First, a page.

On my second night on-call for large animal surgery, I got home at 10:30 pm after helping the technicians with evening treatments. I’d run a total protein and lactate on an abdominal fluid sample from a Clydesdale suffering from colic cross with a suspected pelvic flexure impaction. Although the results were normal, I had a feeling that the doctor might decide to take the horse to surgery because of his intractable pain.
Sure enough, I was woken up at 1:45 am and told to come in. Soon after I arrived, the doctor and I walked the horse to the induction room to meet up with the anesthesia and surgical teams. (I’m always amazed at how the induction and surgery prep run like an oiled machine, all the personnel weaving in and around each other to get everything ready.) I scrubbed in alongside the attending surgeon and the resident, donning an impressive amount of sterile gear: booties, leg covers, gown, waterproof plastic sleeves, double layers of gloves, cap, and mask. Since my job was to write the surgery report afterward, I had to pay close attention to what the surgeons were doing. I watched as the attending surgeon manually explored the abdomen, mapping out the location of the various organs and determining what structure(s) were causing the horse to colic. She determined there was an extensive small colon impaction, so large in fact that it displaced the pelvic flexure from its normal position. Also, the distal small colon was very inflamed, which probably caused the impaction. The irritated bowel wasn’t allowing feces to pass, causing a build-up and eventually an impaction as the feces dried out.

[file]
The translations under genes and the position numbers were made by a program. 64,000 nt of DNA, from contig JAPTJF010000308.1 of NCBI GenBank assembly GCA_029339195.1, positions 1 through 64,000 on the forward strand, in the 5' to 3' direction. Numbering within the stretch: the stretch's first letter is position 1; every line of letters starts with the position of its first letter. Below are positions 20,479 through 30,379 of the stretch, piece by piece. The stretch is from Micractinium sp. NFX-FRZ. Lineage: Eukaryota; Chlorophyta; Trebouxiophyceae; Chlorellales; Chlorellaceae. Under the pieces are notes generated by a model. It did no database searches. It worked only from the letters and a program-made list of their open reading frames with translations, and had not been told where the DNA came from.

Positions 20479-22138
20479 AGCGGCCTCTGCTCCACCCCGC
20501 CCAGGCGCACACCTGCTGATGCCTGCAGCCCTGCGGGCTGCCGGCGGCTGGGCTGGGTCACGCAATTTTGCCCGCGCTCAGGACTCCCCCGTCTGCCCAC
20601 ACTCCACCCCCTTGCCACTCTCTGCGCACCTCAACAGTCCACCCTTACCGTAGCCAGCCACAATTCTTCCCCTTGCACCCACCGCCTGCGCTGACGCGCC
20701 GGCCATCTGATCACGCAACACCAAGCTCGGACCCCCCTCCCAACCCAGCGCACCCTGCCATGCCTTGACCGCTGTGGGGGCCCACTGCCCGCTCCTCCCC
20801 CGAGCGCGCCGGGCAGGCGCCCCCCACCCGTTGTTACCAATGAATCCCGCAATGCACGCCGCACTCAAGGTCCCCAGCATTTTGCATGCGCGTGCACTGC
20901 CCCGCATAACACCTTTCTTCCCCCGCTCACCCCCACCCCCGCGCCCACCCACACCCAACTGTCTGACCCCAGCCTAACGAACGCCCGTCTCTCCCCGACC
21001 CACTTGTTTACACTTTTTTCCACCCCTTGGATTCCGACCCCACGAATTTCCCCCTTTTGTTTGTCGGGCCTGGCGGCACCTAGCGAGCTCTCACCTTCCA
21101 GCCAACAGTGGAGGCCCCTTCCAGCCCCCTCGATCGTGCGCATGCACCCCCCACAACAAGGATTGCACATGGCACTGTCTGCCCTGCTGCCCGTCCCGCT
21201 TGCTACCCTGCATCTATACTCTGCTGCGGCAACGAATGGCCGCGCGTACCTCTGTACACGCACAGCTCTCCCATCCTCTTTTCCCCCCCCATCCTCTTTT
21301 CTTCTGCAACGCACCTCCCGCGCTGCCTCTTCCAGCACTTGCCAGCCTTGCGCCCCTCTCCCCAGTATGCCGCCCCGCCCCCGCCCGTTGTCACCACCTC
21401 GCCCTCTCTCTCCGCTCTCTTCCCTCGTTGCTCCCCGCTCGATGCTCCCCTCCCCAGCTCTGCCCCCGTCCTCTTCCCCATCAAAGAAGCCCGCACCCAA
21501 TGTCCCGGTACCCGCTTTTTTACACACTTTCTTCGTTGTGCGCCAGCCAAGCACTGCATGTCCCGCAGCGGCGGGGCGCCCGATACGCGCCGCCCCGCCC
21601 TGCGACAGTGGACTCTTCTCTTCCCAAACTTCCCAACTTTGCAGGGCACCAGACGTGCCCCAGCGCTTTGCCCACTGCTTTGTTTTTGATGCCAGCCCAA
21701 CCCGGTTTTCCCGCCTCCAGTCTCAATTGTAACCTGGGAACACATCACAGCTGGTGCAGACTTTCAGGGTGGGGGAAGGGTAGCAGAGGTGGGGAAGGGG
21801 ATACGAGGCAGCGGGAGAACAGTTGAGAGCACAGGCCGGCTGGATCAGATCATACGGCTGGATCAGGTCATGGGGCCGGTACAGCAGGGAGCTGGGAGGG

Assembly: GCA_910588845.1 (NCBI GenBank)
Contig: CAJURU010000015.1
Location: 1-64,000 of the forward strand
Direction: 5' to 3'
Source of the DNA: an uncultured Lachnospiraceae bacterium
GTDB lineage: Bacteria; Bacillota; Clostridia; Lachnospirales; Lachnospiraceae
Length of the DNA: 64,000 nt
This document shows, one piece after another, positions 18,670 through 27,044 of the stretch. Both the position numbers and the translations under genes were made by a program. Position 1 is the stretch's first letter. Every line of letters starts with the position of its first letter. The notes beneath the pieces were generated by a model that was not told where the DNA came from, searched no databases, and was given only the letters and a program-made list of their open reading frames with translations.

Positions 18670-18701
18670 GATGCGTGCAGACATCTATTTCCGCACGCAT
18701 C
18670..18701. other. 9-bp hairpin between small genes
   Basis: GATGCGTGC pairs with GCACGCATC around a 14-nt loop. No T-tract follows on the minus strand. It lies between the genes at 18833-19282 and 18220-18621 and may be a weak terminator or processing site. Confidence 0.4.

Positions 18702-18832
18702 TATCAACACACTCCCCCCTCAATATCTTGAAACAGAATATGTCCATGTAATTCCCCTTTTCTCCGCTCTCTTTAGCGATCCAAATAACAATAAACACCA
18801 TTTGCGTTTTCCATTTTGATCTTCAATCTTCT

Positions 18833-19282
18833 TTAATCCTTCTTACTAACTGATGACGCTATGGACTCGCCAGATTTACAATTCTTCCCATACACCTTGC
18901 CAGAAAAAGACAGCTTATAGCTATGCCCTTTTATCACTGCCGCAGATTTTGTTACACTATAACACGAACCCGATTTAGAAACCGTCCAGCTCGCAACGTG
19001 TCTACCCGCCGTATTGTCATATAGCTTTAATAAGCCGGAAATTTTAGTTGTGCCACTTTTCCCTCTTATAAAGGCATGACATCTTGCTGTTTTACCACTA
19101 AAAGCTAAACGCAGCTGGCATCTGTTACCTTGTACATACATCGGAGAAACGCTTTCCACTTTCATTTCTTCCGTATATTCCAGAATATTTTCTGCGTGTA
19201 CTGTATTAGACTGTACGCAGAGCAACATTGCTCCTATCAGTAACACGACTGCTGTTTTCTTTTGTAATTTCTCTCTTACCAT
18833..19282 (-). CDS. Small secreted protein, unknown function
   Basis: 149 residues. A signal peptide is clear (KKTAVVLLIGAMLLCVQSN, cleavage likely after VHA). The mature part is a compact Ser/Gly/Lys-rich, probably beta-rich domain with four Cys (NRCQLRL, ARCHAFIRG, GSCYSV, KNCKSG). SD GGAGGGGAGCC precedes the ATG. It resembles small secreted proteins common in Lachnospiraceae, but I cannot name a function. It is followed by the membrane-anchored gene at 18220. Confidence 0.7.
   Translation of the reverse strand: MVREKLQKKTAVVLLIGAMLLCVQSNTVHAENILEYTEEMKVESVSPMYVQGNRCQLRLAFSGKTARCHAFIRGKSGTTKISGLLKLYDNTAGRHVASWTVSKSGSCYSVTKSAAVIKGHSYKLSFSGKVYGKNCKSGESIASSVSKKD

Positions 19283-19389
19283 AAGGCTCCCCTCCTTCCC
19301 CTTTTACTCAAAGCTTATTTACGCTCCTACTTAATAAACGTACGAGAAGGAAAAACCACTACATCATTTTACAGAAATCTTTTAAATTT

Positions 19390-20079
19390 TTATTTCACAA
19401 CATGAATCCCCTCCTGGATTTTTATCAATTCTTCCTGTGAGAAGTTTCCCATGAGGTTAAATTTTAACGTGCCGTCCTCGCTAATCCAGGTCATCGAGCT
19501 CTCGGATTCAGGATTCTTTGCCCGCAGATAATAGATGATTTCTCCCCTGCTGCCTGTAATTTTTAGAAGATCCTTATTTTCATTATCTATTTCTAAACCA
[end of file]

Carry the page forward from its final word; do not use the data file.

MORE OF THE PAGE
To prevent the impacted fecal material we were removing from falling into the open abdomen, the surgeons exteriorized as much small colon as they could, placing the loops on a sterile table to the side of the horse sleeping on his back. Then, they made a small opening into the bowel at a spot furthest from the open abdomen, flushing and massaging the impaction until it broke up. This is where I got to be useful: my job was to constantly rinse off the bowel loops and the surgeon’s hands, to prevent fecal contamination and stop bacteria from entering the bloodstream through the incision. We collected a stool sample to test for Salmonella because it can cause small colon inflammation and impaction.
Although my body was definitely complaining by the time the horse was fully recovered at 7:45 am, I learned a lot from that surgery.